On 1/8/2014 4:11 PM, LizR wrote:
On 9 January 2014 07:58, John Clark <johnkcl...@gmail.com <mailto:johnkcl...@gmail.com>>
On Tue, Jan 7, 2014 at 2:59 PM, Jesse Mazer <laserma...@gmail.com
> Well, most physicists already agrees physics is time-symmetric
I think you would have enormous difficulty finding one single physicist on
of the earth who says time is symmetrical.... well OK,... maybe a physicist
hag a stroke. You could find many that think Quantum Mechanics states time
symmetrical, or almost symmetrical. So much the worse for Quantum
The equations of Newtonian dynamics are time-symmetric, similarly for relativity (both
SR and GR - even gravitational collapse is reversible according to the equations) - and
quantum mechanics is, too. The only thing in the entirety f physics that isn't based on
time symmetric equations is thermodynamics, which most physicists agree is an emergent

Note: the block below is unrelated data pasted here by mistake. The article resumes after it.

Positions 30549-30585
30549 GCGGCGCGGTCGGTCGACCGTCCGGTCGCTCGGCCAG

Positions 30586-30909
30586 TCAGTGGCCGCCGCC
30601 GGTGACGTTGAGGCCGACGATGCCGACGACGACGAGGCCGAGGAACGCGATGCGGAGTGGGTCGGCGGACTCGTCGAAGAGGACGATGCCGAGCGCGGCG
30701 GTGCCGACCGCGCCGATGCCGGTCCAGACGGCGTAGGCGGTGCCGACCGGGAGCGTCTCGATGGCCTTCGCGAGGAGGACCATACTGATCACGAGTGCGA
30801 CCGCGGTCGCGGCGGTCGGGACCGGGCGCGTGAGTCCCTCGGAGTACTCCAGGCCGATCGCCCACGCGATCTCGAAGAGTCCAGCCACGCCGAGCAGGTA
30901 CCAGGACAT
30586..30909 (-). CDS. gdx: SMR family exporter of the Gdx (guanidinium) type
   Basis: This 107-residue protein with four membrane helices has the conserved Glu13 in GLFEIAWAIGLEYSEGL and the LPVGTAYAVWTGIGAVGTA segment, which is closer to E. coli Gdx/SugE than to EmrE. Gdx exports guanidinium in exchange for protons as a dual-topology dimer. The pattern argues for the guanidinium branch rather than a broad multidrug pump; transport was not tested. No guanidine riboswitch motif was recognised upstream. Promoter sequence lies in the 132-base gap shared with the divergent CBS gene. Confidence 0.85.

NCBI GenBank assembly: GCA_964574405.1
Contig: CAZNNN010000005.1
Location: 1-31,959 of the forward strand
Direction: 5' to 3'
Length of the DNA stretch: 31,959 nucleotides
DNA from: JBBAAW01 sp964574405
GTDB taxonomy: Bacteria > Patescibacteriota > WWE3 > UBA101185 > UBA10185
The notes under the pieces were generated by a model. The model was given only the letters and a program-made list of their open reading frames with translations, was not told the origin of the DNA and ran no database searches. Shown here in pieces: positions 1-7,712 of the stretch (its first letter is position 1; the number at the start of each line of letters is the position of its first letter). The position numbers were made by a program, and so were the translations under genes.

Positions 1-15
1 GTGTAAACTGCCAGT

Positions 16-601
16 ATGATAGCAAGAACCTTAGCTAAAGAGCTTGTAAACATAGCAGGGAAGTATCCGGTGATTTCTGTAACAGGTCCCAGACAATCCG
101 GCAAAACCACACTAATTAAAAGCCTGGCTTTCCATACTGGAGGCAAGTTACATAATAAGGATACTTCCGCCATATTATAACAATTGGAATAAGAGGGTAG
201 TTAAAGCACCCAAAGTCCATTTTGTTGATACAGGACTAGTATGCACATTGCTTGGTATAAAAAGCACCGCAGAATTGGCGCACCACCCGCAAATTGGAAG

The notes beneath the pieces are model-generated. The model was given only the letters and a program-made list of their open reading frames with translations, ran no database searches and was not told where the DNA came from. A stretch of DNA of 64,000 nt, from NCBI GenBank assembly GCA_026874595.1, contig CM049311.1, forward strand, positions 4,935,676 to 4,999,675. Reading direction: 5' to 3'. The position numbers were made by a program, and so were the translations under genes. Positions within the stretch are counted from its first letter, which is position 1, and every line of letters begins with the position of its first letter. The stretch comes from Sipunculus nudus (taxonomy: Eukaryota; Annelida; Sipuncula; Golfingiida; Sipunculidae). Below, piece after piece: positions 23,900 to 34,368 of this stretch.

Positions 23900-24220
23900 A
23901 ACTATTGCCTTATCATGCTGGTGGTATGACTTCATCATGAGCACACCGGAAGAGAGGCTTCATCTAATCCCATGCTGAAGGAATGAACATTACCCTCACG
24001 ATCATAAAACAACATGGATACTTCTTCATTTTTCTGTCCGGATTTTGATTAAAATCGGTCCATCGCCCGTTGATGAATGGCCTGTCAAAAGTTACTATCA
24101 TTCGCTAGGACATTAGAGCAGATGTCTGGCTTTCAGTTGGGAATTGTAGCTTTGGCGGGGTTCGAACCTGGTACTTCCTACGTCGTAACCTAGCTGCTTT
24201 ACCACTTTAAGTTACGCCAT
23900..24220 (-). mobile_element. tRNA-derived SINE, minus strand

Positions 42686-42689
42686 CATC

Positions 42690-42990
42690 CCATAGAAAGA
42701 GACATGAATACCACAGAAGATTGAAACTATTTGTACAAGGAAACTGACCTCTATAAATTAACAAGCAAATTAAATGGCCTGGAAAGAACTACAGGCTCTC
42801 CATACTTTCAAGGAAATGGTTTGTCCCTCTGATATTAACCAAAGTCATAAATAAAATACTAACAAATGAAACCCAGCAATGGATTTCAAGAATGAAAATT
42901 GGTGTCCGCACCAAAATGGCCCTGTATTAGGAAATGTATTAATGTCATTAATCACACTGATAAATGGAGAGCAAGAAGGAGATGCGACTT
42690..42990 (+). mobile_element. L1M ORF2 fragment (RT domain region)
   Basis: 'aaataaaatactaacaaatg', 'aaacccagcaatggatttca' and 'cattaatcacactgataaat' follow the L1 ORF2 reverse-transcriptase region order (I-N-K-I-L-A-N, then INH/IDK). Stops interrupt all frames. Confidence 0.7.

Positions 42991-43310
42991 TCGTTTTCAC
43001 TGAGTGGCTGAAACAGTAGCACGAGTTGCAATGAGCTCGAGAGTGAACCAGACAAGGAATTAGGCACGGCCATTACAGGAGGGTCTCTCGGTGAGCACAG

phenomenon, due to a special initial arrangement of the components of the universe
coupled with the likelihood that they will come to occupy more probable states over time..
The second law of thermodynamics is based on the argument that a system in a low entropy
(i.e. improbable) state will head towards a high entropy (i.e. more probable) state
through the statistical result of random movements, because there are by definition far
more probable states than improbable ones. This assumes the dynamical interactions
involved are time-symmetric, since otherwise there would be no need for this argument -
the universe would head that way for some other reason, due to some built-in time
asymmetry. Since there is no such known time asymmetry, thermodynamics relies on a
statistical argument and an improbable initial state. This was all explained by
Boltzmann about 140 years ago.
Look up Schulman's "special state" theory of QM. He uses the time symmetry and a
requirement that there be no "grotesque" states (superposition of macroscopic systems) to
explain the appearance of randomness in QM.
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